Then, came the rains.
"See, Benny? Kids are just sooo clumsy. Rachel here was just lucky I was here to help her out."
Connor then felt a chill. Through his Quickening, he could sense living things around him, if he chose. But right then, Hawkeye Pierce was a walking void. Billy's insipid words had precipitated a change.
"Billy, are you an idiot?"
Like a defense attorney in a court of law, Billy's mother sprung forward.
"Stand away, Benny. Don't you make trouble."
Hawkeye laughed out loud at her words.
"Aunt Beatrice, do you know what a mutation is? A mutation is something that has changed so much, its not even remotely what it used to be. A person can be a mutation. I--can be a mutation. A mutation is also like a hero. Sometimes heroes don't give a damn any more than mutations."
He picked Billy up over his head with one hand. Not a single person failed to gasp.
"I don't think the war made me a hero. But I'm pretty sure about the other part. Ever learn to swim, Billy?"
A beefy hand struck the side of Hawkeye's head to no effect.
"Benny! Put me down!"
Pierce reached the edge of the small dock. He threw the old bully in the lake.
"You are the older cousin."
Jack by now had fetched his sawed-off shotgun. He fired it once in the air, sneering. Hawkeye just smiled.
"Hey, Auntie---bet he doesn't bring that out enough anymore, huh?"
Taking a moment to catch the innuendo-laden insult, Beatrice pointed at Hawkeye, shaking.
"You are a pig!"
Jack turned his weapon towards an outraged Dan.
"Just what in the hell did you raise, anyway?"
Dan Pierce showed that the adage about apples and trees was still an apt one.
"A man. You should try it yourself, sometime."
Beatrice was still pointing.
"A man? More like he's a monster of some kind! I'm calling the pol---"
Connor twirled, and sliced the gun barrel off in one clean motion. His face shifted so savagely, men like Lucien Lacroix and the former Angelus might have been taken aback.
But for some men, enough simply never is. Jack continued to fire.
"Now its really a sawed-off. Dan, how dare you sire a freak by my sister? I said she was an idiot for marrying..."
While both Hawkeye and Connor were considering having this fool's head, a blur ran past, wrenching the shotgun from its slap-happy owner.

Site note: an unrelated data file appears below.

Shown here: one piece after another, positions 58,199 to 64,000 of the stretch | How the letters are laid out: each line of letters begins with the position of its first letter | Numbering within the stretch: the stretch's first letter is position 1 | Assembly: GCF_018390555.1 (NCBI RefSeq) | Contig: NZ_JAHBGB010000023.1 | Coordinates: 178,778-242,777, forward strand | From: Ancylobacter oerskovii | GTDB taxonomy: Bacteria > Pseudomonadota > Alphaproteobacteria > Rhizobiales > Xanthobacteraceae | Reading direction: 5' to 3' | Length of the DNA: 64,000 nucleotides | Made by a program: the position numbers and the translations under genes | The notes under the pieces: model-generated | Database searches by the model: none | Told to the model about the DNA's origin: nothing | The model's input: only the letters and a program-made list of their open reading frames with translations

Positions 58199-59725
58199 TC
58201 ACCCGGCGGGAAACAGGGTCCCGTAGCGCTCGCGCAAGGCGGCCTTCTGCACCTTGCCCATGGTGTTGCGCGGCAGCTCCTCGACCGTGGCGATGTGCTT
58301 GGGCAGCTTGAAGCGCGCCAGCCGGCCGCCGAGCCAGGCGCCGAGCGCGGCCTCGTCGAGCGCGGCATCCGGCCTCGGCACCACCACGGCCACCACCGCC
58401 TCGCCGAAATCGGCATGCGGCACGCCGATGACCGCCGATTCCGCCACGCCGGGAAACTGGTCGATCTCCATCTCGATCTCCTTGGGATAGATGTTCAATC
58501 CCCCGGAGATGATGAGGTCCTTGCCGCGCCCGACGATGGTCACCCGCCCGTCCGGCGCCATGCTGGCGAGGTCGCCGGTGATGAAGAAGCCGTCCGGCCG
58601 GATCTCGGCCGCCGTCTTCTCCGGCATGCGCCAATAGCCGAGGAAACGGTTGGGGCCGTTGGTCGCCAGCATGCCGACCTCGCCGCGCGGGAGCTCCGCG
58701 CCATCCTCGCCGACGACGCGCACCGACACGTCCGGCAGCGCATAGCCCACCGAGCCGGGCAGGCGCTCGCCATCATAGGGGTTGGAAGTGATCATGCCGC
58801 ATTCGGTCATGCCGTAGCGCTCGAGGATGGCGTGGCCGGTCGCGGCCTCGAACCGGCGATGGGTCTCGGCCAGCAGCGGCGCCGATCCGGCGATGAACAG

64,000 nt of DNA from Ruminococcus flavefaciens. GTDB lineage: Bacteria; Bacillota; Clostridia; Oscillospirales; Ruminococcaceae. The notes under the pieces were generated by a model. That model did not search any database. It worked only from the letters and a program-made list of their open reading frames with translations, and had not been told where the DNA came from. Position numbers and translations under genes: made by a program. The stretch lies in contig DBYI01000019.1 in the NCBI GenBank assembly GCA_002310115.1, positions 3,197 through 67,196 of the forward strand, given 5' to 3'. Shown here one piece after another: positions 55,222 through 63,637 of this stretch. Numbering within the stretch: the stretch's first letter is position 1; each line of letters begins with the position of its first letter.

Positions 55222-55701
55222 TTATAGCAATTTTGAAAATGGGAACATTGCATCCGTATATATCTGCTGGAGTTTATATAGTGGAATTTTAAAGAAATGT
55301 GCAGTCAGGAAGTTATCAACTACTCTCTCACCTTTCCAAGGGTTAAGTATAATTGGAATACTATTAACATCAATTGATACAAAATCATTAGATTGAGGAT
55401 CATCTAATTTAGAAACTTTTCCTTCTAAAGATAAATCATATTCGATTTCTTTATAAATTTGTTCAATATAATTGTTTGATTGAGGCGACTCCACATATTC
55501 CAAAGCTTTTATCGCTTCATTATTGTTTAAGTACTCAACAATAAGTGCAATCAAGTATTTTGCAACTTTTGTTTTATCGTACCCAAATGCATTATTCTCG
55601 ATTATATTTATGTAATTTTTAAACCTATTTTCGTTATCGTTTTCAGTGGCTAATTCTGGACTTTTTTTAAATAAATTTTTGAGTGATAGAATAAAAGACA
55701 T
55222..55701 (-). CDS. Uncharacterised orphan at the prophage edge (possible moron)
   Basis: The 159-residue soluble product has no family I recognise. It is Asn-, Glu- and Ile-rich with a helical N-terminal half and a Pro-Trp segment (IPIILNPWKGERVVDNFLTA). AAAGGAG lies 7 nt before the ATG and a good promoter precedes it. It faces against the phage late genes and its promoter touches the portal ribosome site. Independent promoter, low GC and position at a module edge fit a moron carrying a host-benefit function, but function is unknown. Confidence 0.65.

"Why are you making so much noise?"
The same blur utterly pulverized the gun, disassembling it and then crushing each part.
"Noise. Its always noise. I tried to be patient. But you kept making so much-----"
Her voice raised into a banshee's cry, the kind that easily traversed the waters twixt Ireland and Scotland, and probably France, to boot.
Rachel covered her ears, and ran for her father's arms. Connor covered her again, and hoped that his ears would heal. Dan ran behind a large rock. Hawkeye collapsed in flat agony. As the windows and lights on their ve-hic-le shattered, three people left, not to be seen in Maine or New England or the East Coast ever again. For the record, Billy had helped out his last kid.
Connor was the first to awaken. He saw Margaret Houlihan clutching her bleeding throat, sputtering out a few words, despite knowing better.
"They...did this to us. To...me. Conn...I pledged my life...my loyalty...my soul. But they...govern.. betrayed...hurts."
Hawkeye was helping Rachel up, and grabbed her suitcase full of dry clothes. Dan looked surprised to see Margaret, but this would be explained to him. For now, Connor Macleod answered another betrayed by her clan.
"It always hurts, Margaret."
"Sid, she was going through seven kinds of hell. She was military, born and bred. But she no longer knew whether to trust her own father and mother. They had been part of that for too long. The army she loved, had, in her view, made her a monster."
Sidney was still plainly not ready to discuss the other world, and so began one of his own stories.
"Picture Charles Winchester without the balancing factors, and you have a man named Simon Magus. He ended my kaballic studies for a Millenium--and just may have ignited the long-term religious hate that culminated in the Nazi Holocaust."
And Connor found that in this instance, no quip was either adequate or appropriate.
Next : Temples, Earthly And Otherwise